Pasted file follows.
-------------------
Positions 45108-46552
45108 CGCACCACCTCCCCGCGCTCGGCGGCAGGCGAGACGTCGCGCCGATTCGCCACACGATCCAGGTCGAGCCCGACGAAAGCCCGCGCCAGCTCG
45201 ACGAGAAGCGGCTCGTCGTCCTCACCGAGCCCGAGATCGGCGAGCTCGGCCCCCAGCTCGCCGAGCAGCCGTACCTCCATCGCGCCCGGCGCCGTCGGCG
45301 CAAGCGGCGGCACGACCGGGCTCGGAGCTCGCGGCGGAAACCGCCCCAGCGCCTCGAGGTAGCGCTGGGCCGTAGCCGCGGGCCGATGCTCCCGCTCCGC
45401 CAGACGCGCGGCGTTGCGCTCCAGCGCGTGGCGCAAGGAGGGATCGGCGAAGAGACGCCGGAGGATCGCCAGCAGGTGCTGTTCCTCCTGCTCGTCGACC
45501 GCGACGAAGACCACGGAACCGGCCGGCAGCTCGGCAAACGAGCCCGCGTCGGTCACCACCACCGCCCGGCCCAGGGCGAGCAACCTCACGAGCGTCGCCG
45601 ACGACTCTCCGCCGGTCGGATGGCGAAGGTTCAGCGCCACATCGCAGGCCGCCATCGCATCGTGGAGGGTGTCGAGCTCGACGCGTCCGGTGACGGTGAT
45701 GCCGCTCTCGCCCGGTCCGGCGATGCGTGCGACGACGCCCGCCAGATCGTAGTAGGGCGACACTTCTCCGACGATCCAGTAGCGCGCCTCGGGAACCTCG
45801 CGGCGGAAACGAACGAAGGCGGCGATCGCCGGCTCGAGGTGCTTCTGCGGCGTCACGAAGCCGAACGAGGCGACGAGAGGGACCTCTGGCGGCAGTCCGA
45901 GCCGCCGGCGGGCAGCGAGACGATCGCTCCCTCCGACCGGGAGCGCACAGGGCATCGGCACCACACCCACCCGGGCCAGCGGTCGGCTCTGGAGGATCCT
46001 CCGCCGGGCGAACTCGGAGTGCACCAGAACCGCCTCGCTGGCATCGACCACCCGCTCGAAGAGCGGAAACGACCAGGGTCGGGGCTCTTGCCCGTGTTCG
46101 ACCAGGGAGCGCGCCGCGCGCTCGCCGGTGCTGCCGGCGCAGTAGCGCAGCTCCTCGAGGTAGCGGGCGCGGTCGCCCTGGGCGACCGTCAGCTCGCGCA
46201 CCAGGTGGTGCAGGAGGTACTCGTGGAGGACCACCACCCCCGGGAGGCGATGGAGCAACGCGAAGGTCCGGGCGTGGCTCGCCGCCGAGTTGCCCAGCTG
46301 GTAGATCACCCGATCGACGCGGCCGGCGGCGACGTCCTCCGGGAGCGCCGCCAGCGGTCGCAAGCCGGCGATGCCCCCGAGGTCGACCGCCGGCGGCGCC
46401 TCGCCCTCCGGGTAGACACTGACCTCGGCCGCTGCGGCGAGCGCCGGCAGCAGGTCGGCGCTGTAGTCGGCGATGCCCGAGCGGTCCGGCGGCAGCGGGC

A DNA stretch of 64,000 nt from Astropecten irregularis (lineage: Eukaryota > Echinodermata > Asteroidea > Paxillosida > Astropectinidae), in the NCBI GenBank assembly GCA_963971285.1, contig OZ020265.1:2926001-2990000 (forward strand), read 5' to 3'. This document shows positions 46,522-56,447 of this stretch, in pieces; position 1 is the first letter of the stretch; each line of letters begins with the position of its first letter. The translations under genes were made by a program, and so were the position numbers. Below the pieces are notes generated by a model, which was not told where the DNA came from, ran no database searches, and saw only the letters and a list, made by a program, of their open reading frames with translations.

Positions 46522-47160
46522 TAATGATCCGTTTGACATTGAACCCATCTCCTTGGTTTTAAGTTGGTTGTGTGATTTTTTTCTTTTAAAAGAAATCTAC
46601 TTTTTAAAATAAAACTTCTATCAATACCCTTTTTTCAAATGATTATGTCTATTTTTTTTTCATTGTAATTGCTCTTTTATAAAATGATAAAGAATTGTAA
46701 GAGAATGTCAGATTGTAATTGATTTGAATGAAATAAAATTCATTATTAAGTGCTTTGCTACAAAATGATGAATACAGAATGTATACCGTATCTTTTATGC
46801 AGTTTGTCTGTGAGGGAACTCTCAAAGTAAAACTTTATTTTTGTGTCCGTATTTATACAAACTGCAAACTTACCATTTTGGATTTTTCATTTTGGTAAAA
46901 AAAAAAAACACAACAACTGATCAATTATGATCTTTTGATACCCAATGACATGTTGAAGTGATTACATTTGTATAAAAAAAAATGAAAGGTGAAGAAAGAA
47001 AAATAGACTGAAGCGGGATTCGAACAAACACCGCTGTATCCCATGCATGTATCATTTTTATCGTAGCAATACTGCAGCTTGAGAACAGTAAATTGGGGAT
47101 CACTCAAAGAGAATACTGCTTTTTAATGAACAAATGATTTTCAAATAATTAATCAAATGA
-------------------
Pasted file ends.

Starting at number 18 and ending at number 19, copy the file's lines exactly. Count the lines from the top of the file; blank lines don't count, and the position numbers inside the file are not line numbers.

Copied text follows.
46522 TAATGATCCGTTTGACATTGAACCCATCTCCTTGGTTTTAAGTTGGTTGTGTGATTTTTTTCTTTTAAAAGAAATCTAC
46601 TTTTTAAAATAAAACTTCTATCAATACCCTTTTTTCAAATGATTATGTCTATTTTTTTTTCATTGTAATTGCTCTTTTATAAAATGATAAAGAATTGTAA